By Andrea Lawful Sanders
It is 4 a.m. in the still and cold morning, and nothing is moving on the University of Pennsylvania’s campus, except for one corner, where people have already parked their cars, put on aprons, washed their hands, and began what would be the beginning of three long and adventure-filled days.
That place on the one corner of Franklin Field — home of the 125th annual Penn Relays — is the massive organization of “Team Jamaica Bickle” – a group of steadfast volunteers that have spent the last 25 years hosting athletes from Jamaica, the Bahamas, Trinidad and Tobago, Guyana, Belize, Barbados, Grenada, St. Vincent, and the Grenadines.
The word “bickle” is a loose translation of the word “food”, and judging from the boiling pots, warm ovens, and sounds of people chopping and dicing what is needed for the day, these volunteers take it seriously. Almost 2,000 meals were served daily during the relays.
Founded by Irwine Claire, Sr. OD (Order of Distinction) in an effort to host and prepare nutritional meals that the athletes would have enjoyed at home on their islands, his initial small and ambitious plan has morphed into a village that includes volunteer nurses from New Jersey and physical therapists from Canada, ensures that the athletes have housing, transportation to and from their hotels, and food from home throughout the time they’re here for the event.
The air is crackling with energy, and the volunteers arrive with a positive vibe that is hard to describe.
Every year, the athletes and coaches are given whatever they require to be comfortable and the volunteers are rewarded with countless medals that are won during the races and brought back to the TJB village.
On this beautifully sunny but blustery Saturday morning, Franklin Field began hosting the third and final day of the Penn Relays.
The excitement is palpable –people are walking in with clear plastic bags filled with a sundry of items, season ticket holders greet each other like family, and they all settle in for a long day.
All around the circumference of the field, one group of fans dominates the scene — the Jamaicans — and they are just as loud and proud as they are colorful, if a bit chilled in the temperamental April weather.
This makes for a fusion of delightfulness in an all-out effort to keep warm, as long as the dominant colors are peeking from somewhere!
Flags are ready and voices are tuned up. The American fans are often amused by these spectators, while a tad bit in awe of the sheer speed of the athletes from this tiny island close to the equator.
While the Jamaicans won quite a few races, the two that held everyone’s attention were the men and womens 4X4 relays – USA against the world.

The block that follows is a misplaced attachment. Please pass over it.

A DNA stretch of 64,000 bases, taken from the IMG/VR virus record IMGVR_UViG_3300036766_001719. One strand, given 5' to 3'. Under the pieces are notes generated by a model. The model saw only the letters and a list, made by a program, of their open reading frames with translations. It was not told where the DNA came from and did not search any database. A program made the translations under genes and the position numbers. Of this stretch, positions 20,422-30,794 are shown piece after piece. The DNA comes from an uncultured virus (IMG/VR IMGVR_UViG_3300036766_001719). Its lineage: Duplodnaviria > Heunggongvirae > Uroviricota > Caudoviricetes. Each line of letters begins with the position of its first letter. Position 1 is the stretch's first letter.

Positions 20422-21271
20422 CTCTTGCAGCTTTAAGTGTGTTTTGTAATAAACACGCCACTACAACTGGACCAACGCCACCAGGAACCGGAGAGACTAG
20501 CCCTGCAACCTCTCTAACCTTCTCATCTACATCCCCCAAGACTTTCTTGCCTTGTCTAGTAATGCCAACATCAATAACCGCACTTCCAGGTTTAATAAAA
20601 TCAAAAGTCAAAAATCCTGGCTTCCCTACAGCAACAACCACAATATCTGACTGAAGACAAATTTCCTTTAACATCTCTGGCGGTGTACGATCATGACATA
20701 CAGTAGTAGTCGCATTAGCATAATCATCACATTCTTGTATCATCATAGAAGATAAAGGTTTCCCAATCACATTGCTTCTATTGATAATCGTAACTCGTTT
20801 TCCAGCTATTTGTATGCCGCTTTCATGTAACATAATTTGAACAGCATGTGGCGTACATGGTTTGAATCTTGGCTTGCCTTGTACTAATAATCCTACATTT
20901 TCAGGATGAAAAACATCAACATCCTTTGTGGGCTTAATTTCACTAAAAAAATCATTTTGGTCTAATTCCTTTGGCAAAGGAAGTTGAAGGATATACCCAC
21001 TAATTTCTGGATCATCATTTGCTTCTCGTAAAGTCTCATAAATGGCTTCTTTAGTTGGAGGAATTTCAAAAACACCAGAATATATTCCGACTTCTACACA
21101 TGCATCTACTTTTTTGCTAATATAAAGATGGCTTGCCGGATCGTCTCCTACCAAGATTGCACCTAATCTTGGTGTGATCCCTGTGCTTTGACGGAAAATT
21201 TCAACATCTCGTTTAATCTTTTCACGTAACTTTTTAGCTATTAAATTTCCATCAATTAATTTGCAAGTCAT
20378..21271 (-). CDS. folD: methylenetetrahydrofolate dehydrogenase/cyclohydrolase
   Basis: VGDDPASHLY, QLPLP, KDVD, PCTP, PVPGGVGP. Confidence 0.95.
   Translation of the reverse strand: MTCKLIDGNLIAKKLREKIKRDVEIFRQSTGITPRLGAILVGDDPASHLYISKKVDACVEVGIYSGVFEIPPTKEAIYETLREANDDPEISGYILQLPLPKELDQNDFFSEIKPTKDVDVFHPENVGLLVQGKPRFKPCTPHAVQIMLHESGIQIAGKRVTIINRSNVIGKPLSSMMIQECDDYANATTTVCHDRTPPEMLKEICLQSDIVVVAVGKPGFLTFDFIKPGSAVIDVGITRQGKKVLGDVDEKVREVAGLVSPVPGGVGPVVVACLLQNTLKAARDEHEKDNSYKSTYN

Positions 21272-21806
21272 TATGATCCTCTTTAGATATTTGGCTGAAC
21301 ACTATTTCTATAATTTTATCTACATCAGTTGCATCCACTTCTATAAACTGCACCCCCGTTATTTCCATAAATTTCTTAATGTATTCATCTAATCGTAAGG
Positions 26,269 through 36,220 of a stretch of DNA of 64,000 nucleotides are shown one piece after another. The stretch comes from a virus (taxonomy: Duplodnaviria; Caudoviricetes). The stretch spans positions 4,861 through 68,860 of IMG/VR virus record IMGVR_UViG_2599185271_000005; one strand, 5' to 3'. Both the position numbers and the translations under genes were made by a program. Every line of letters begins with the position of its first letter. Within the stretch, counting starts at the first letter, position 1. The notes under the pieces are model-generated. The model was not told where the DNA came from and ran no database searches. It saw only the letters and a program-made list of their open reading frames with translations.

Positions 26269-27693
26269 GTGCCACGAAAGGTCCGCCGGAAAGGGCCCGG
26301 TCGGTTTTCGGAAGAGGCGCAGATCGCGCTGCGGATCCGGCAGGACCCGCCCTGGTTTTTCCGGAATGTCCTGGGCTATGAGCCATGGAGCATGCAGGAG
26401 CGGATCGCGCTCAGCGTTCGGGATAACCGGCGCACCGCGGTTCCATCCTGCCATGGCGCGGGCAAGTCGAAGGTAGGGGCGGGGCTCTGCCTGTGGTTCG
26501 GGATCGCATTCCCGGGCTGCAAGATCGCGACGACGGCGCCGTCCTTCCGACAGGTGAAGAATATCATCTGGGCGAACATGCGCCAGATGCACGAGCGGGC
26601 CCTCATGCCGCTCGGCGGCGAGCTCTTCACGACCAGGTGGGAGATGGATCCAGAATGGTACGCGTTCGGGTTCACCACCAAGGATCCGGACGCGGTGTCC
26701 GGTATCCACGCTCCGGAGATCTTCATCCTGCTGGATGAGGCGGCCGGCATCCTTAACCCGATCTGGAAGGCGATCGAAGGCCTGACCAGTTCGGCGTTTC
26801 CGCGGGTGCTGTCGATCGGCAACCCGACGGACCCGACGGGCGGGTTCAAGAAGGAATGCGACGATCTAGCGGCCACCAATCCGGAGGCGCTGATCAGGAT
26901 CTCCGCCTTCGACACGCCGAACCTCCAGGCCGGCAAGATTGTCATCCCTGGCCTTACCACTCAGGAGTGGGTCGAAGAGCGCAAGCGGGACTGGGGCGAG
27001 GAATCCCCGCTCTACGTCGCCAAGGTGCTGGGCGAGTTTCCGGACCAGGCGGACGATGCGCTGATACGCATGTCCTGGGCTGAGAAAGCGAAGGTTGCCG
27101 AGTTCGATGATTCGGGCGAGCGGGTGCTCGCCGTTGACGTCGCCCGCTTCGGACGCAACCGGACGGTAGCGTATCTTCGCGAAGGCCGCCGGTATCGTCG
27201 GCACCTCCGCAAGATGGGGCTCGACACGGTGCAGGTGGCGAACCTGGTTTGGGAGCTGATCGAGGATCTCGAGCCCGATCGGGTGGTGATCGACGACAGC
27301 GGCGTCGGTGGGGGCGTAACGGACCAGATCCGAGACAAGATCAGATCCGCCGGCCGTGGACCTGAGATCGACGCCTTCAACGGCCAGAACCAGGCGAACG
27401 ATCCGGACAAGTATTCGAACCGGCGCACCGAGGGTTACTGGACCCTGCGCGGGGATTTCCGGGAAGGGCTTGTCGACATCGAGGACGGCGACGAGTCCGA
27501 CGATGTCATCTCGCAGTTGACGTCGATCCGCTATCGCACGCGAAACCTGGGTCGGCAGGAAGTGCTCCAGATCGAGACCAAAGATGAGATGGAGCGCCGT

Breaths were held when the men set up to run. There was a false start, so the anxiety levels rose, but when they left those kickstands, it became clear by the 3rd leg that the United States men would dominate and take the title for 2019.
Not feeling a bit deterred, the air once again began buzzing with the fans, as a slender woman by the name of Shelly-Ann Fraser-Pryce, affectionately known as the “Pocket Rocket” in Jamaica, strolled to the starting gate with what seemed like nary a care in the world, even as the stadium erupted at the mere sight of her.
Fraser-Pryce stretched, maintained her focus and twisted her neck from side to side, as she prepared to start the first leg of what would become a race that left people screaming until they cried, Jamaican flags blowing in every direction and the entire field vibrating with joy, when Jamaica claimed the title for the women in 2019.
Team Jamaica Bickle’s volunteers watched with honor and pride as the founders Irwine Claire, Sr. OD, Blaine Stoddart and the key sponsor, Dr. Vincent Hosang, O.J.,(Order of Jamaica), were honored on the field and presented gold watches for a stellar 25 years of serving the community, and bringing untold millions to the Philadelphia economy.
This organization has been so instrumental, that the Jamaican flag is allowed to permanently fly with dignity on Franklin Field, which an honor and a rarity.
Team Jamaica Bickle functions fully through volunteers, sponsors and fundraisers. This year’s major food sponsors were Caribbean Food Delights, Inc., HoSang Family Foundation, Grace Foods and Tower Isle Patty.
While it can be difficult to keep people volunteering consistently, many that volunteer for this group have been around since its inception 25 years ago, which is a testament to the mission and goals being met year after year.
Jamaica has a national coat of arms which states, “Out of Many, ONE People,” and Team Jamaica Bickle is a shining example of what can be done on behalf of service to others and not self. A hearty congratulations to them all!